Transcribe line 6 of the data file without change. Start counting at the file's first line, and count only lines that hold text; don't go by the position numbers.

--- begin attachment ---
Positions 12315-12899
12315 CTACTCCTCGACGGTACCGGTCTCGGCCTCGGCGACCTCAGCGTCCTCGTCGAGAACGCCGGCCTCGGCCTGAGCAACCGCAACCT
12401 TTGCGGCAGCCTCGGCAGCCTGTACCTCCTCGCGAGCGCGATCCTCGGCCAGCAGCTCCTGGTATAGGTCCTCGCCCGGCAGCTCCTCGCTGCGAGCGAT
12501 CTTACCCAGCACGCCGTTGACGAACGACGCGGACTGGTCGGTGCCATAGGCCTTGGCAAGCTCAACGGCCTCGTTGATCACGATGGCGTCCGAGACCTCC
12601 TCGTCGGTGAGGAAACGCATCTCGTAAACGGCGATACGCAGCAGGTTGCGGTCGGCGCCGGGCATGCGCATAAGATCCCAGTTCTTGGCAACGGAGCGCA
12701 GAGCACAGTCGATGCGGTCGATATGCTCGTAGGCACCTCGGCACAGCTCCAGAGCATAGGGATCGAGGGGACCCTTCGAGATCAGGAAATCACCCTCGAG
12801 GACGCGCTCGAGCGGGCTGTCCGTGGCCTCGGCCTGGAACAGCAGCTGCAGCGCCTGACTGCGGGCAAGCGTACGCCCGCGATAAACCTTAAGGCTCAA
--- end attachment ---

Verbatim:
12701 GAGCACAGTCGATGCGGTCGATATGCTCGTAGGCACCTCGGCACAGCTCCAGAGCATAGGGATCGAGGGGACCCTTCGAGATCAGGAAATCACCCTCGAG